Talk about taking a problem into your own hands – the Precious Plastic project offers open source instructions for building machines that you can use to recycle plastic yourself.
Our problem with plastic waste is well documented; it fills our oceans at a rate of more than half a million pieces per square metre. In some parts of the world, it’s the consumers and companies that are doing the most damage. Of the 5.68 million tonnes of plastic waste produced in Germany in 2013, for example, 4.75 million tonnes of plastic waste came from household or commercial sources. 1.4 million tonnes of plastic waste was attributable to packaging alone.
Recognising that the plethora of plastic waste is essentially an untapped resource for making new products, Dutchman Dave Hakkens was inspired to create something that ordinary citizens could use to recycle plastic. A few years ago, he developed a prototype for his own at-home plastic recycling system. That project has now become Precious Plastic, an open source initiative that allows anyone to build a series of tools – a shredder, a compressor, an injection device and an extrusion machine – that can be used to turn plastic waste into a completely new object, like a vase, bowl or lampshade.
How It Works
First, waste is shredded into small particles (the size of these particles can be adjusted). These bits are then either: heated in the compressor and then pressed into a mould (ideal for larger objects); heated and then injected into a mould (for smaller creations); or placed into a hopper and extruded as a thin line of plastic (think filament for 3D printing).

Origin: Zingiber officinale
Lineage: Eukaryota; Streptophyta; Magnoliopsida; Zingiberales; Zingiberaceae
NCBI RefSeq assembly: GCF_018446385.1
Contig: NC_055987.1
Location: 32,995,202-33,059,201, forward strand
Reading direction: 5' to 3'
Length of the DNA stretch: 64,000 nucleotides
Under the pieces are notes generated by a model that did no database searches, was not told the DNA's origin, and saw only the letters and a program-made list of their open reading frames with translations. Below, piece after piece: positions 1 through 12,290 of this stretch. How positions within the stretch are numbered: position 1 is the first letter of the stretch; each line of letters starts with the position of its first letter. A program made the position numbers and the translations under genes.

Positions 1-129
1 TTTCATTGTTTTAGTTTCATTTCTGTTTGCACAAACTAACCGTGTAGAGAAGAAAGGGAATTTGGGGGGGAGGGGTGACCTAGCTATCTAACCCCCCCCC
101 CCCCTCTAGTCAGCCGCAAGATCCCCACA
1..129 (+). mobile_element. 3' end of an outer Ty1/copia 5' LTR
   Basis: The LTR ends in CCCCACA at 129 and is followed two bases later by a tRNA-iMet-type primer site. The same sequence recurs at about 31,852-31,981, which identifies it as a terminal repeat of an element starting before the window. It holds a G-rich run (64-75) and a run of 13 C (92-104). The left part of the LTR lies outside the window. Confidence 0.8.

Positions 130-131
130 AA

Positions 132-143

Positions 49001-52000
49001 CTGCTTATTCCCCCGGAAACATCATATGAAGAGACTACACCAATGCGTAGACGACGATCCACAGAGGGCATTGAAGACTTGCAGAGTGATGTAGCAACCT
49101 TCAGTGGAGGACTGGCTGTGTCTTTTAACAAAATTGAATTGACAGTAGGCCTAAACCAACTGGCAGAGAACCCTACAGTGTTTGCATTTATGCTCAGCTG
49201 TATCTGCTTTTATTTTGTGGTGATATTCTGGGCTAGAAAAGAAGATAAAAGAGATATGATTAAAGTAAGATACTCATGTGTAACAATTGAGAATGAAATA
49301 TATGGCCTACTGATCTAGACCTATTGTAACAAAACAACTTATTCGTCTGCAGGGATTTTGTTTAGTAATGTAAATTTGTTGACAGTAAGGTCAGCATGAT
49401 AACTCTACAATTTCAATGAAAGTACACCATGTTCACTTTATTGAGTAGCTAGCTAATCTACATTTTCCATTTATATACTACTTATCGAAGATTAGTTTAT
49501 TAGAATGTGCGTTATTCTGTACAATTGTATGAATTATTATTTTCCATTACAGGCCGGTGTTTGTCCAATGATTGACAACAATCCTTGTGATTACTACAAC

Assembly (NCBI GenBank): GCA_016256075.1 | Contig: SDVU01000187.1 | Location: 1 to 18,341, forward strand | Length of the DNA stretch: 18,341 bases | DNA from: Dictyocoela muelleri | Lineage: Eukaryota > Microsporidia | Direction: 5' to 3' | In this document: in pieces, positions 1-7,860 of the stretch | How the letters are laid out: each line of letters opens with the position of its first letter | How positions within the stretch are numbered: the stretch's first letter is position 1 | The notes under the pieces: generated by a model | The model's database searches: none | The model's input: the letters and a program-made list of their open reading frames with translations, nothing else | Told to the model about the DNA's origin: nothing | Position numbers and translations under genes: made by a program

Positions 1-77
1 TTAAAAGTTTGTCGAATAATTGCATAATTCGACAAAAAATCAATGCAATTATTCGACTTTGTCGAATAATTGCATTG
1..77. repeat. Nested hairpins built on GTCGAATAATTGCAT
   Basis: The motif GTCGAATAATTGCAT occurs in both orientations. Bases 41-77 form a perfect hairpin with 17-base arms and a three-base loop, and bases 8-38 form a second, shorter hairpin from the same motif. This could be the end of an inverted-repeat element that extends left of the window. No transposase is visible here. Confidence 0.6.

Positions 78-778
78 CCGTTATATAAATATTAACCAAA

The tools on offer include blueprints for building the necessary machines in modules, instruction videos, as well as a wealth of information and tips about plastic and what you can make once you’ve recycled it. The team has specifically designed the package so that it uses tools and materials that can be found in many countries.
It is no doubt easier to toss plastic waste in recycling bins however, not all countries have proper recycling schemes in place. Beyond that, one of the great things about this project is it makes the plastic recycling process tangible, and, in doing so, helps foster a sense of ownership as to how our own personal plastic waste is managed.
Curious to try it out? Head to the Precious Plastic website to download everything you need or check out the video below outlining the idea: